Getting a Grip on Guidelines. A public lecture on the Science & Art of Implementing Evidence. Dave Davis, MD, CCFP, FCFP, FRCPC (hon) University of Toronto Faculty of Medicine Associate Dean, Continuing Education Principal Investigator, Knowledge Translation Program
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Getting a Grip on Guidelines
A public lecture on the Science & Art of Implementing Evidence
Dave Davis, MD, CCFP, FCFP, FRCPC (hon)
University of Toronto Faculty of Medicine
Associate Dean, Continuing Education
Principal Investigator, Knowledge Translation Program
Ontario Guidelines Advisory Committee, Chair
Ideal, evidence-based practice
clinical care gap
Identify a clinical gap in practice/health care with which you’re familiar
Acute Otitis Media
65-80% vs 20%
?Mammography for low risk women age 40-50
(Ministry of Health, Ontario data, 2001-04):
Modified radical mastectomy in breast CA
Routine, pre-op chest X-rays, EKGs
Lumbosacral X-rays for acute low back pain
*Routine q6-12month echocardiograms in stable CHF
*? Sleep studies
Pap Smears: Pirkis, 1998
CHF & ACE inhibitors Hickling 2001
and beta blockers in the elderly; McAlister 1999
Post MI patients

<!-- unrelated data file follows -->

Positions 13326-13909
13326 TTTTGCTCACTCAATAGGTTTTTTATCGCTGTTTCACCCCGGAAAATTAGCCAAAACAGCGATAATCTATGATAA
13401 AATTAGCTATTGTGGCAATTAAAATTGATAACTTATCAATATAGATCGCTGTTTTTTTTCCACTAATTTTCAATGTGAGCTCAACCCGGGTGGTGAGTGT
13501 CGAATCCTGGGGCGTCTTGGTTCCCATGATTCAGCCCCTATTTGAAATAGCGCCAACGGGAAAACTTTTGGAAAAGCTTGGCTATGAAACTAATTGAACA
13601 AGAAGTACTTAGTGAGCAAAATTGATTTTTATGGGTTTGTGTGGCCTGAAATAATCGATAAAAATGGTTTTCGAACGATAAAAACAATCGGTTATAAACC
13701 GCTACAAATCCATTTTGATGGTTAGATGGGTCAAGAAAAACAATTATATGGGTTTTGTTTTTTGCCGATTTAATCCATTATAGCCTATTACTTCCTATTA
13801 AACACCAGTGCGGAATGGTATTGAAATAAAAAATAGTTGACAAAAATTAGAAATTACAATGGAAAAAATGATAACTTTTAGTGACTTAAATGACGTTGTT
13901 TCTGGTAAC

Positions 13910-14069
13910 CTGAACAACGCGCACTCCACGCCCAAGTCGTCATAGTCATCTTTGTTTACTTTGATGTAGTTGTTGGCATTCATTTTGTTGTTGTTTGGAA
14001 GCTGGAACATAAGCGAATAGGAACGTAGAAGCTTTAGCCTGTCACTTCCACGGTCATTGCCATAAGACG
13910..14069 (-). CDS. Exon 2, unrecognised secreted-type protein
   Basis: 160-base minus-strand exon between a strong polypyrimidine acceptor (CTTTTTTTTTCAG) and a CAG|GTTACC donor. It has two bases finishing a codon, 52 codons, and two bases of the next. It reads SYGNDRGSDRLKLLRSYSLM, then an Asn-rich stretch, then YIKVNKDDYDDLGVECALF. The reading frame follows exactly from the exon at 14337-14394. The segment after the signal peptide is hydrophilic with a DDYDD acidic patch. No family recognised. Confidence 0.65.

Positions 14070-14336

Lipid lowering: Kong, 1998; Aronow, 1998
Atrial Fib & anticoagulation
Diagnosis of mental disorders
Craig and Boardman, 1997
?Screening for colorectal cancer >50
Beta blockers in diabetics, asthmatics
Tricyclic antidepressants in the presence of cardiac arrhythmias
Cisapride (knowing what we know today)
Exercise # 2
Describe the causes of the gap
The educational delivery
age, experience, time
emphasis on knowledge, not knowledge management
inability to detect needs, evaluate performance
type of practice
too narrow a definition of ‘learner’
learning cycle: awareness, agreement, adoption, adherence
No, Thursday’s out. How about never-is never good for you?
“Information managementis like having your mouth to a firehose”David Naylor, Dean, Faculty of Medicine, University of Toronto
“It’s pretty simple, really: just review the world literature every two weeks”
Sharon Straus, KT program,
University of Toronto
(not the guy in CLUE)
Dean, Faculty of Health Sciences, McMaster University
Three Reviews of ‘educational’ interventions
Randomized Controlled Trials
Replicable, educational interventions: meetings, feedback, audiotapes, reminders, lectures, etc
>50% practicing physicians/professionals
Objective outcomes of physician performance or patient/health care status
Formal educational meetings
Local opinion leaders
Patient mediated strategies
AMA, ACME, SACME, Royal College of Physicians and Surgeons of Canada, the University of Toronto
very narrow, quantitative, EBM-ish RCT bias
focus of this review - change, not learning
nature of field
What we do doesn’t work
What we don’t do does
What are the implications of this gap, and its causes, for us as practitioners?
What guidelines can’t do…
A CRITICAL LOOK AT GUIDELINE DEVELOPMENT
The AGREE instrument –
The Not-all-guidelines-are-equal Guideline
CLARITY and PRESENTATION
RIGOR OF DEVELOPMENT